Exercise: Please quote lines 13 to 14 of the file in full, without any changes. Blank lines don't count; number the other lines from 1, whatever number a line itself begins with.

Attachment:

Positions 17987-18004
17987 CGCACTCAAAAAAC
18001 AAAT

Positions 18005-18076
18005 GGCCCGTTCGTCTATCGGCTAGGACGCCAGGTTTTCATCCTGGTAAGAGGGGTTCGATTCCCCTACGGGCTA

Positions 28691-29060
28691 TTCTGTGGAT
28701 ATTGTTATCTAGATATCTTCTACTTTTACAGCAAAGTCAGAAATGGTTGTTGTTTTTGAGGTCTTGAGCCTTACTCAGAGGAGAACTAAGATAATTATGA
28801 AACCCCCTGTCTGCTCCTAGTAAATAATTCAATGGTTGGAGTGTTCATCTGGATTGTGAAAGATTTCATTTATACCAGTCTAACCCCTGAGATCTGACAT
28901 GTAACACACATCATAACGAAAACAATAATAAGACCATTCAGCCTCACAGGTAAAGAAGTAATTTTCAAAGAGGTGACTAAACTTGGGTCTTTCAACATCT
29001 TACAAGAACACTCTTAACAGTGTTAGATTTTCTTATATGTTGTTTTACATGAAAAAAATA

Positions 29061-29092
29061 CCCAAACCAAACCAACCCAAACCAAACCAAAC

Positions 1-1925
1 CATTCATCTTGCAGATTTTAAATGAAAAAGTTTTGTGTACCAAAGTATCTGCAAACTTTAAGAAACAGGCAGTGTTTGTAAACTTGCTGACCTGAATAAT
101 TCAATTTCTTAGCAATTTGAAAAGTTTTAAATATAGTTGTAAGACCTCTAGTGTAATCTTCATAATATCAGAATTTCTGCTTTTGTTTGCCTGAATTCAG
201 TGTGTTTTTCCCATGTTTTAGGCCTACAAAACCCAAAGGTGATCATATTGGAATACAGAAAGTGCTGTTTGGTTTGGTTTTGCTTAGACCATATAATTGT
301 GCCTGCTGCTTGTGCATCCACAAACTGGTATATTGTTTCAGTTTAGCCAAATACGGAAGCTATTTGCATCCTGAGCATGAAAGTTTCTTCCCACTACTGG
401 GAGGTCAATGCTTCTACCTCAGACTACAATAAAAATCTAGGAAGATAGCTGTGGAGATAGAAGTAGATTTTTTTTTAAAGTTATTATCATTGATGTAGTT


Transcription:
29061 CCCAAACCAAACCAACCCAAACCAAACCAAAC

Positions 1-1925